22:47 | May 1st, 2018

Distance runner Alexi Pappas is the rare dual-threat of Olympic athlete and movie star. In the 2016 film Tracktown, which she wrote, directed, and plays the lead character in, she set out to capture the running-obsessed culture of Eugene, Oregon—a pl...Show More

43:43 | Apr 24th, 2018

One day in 2005 or 2006, a young wolf in Idaho headed west. He swam across the Snake River to Oregon, which was then outside the gray wolf’s range. After he established a territory, he became the most controversial canid in the state. Dubbed OR4 by O...Show More

30:44 | Apr 17th, 2018

Mavericks, the monster surf-break off the Northern California coast, has long been a proving ground for the world’s best big-wave surfers. But the big wave surf contest held there most years has never included any women, despite the fact that female ...Show More

22:10 | Apr 10th, 2018

After building Patagonia into an internationally renowned apparel brand, the company’s first CEO, Kris Tompkins, walked away from the job, following her heart to South America. She landed on a small farm in Chile, where she and her soon-to-be husband...Show More

40:49 | Apr 3rd, 2018

It was the kind of disaster that wasn’t supposed to happen anymore. On February 11, 2017, the fishing vessel Destination disappeared in the Bering Sea on its way to crab grounds. It was a boat with an experienced crew, in unremarkable weather conditi...Show More

30:41 | Mar 20th, 2018

Apparently nobody told Bear Grylls that reality TV stars never have long careers. A dozen years after the cheeky Briton exploded onto American television, the king of survival entertainment is charging harder than ever, guiding A-list stars into the ...Show More

1:37:23 | Mar 6th, 2018

In her acclaimed 2012 memoir, Wild, Cheryl Strayed delivered a fresh take on outdoor writing—a redemption story set on the Pacific Crest Trail. The book spent seven weeks on the New York Times Best Seller List and reminded people everywhere that a gr...Show More

31:40 | Feb 20th, 2018

In 2009, Canadian researcher Geoff Hill asked park managers across North America what problems did they needed solved? Every single one of them said, “Human waste.” Since then, Hill has been on a quest to figure out what to do about the fact that eac...Show More

33:58 | Feb 6th, 2018

If you’ve ever beaten yourself up after eating an entire pint of ice cream, know this: it’s really not your fault. According to obesity researcher and neurobiologist Stephen Guyenet, author of The Hungry Brain and founder of the wellness and science ...Show More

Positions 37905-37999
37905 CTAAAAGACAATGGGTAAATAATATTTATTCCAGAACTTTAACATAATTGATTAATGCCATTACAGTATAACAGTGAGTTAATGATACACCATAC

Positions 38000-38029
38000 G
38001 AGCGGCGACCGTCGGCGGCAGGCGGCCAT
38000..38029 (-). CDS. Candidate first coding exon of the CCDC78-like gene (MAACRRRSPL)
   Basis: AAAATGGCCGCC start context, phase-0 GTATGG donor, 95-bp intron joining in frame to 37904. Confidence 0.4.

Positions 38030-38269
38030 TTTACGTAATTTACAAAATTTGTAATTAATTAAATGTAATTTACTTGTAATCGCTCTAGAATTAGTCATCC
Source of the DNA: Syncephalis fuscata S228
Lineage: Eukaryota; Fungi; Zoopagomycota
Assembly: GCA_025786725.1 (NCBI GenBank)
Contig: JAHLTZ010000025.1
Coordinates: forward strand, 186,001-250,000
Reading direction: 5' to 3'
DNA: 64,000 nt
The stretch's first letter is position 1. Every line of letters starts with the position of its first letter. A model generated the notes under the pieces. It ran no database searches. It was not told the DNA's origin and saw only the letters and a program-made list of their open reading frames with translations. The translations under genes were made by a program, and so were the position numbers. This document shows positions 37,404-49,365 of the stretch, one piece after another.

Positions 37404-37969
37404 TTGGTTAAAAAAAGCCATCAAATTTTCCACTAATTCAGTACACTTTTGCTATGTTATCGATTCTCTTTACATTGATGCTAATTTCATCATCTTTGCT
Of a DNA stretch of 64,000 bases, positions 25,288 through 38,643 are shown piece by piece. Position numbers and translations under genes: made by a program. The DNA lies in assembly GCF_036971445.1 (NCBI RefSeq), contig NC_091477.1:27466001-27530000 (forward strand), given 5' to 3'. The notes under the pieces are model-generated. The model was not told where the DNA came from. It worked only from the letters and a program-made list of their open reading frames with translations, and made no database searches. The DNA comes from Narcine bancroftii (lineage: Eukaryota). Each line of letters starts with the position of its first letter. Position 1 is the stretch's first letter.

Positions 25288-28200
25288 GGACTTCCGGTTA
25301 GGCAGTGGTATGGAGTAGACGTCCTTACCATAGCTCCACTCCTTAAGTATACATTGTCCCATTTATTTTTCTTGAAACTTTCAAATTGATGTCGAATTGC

22:16 | Jan 23rd, 2018

On the 833-mile border between Finland and Russia, a band of elite Finnish soldiers are preparing to defend the country if Russia decides it wants to again redraw the map of Europe. With tensions still high after the Kremlin’s invasion of Crimea and ...Show More

35:08 | Jan 9th, 2018

To write her three bestselling books about the ocean, Susan Casey went deep with great white sharks in California, followed big-wave surfing icon Laird Hamilton in Hawaii, and chased wild dolphins around the world. Her willingness to literally immers...Show More

45:30 | Dec 19th, 2017

Falls are the leading cause of death in the backcountry. Nothing else comes close. And while many are freak accidents that amount to nothing more than bad luck, some are more nuanced and interesting—and personal. If you found yourself stuck at the bo...Show More

41:50 | Dec 12th, 2017

Andy Petranek and Michael Stanwyck know fitness. Petranek was a former adventure racer and RedBull Athlete before founding one of the first CrossFit gyms. Soon after, Stanwyck walked in looking for a new type of workout and quickly became CrossFit LA...Show More

31:36 | Dec 5th, 2017

Bee venom is similar to a rattlesnake’s. It rapidly disperses in your tissue, and when you’re stung the pain you feel is a combination of proteins and peptides attacking your cell membranes. Each sting contains enough venom to incapacitate a small mo...Show More

28:25 | Nov 28th, 2017

There are several thousand species of mushroom, but only a handful that will kill you. And the toxins found in poisonous mushrooms are some of the deadliest natural poisons on Earth. Just seven milligrams—one quarter of a grain of rice—is enough to k...Show More

27:25 | Nov 21st, 2017

What if you could opt out of society and go live in a completely self-contained glass bubble in the desert? You and your team would be cut off from the rest of society. For two years, you’d have to grow every morsel of food that you wanted to eat and...Show More

28:56 | Nov 7th, 2017

As we get ready to roll out new Science of Survival episodes beginning on November 14, we wanted to replay the one that started it all. This thrilling re-creation of the classic Outside feature by Peter Stark leads the listener through a series of pl...Show More

29:29 | Oct 31st, 2017

Peak performance has always been about getting as close to your genetic potential as possible. The limits of your training, nutrition, and recovery are dictated by your DNA. But what if they weren’t? What if you could change the genetic code you were...Show More

34:23 | Oct 24th, 2017

If you want to understand sleep deprivation, you want to talk to a Navy SEAL, who go nearly a week without rest during training. And there’s probably no better Navy SEAL to talk to than Dr. Kirk Parsley, the physician who started noticing all sorts o...Show More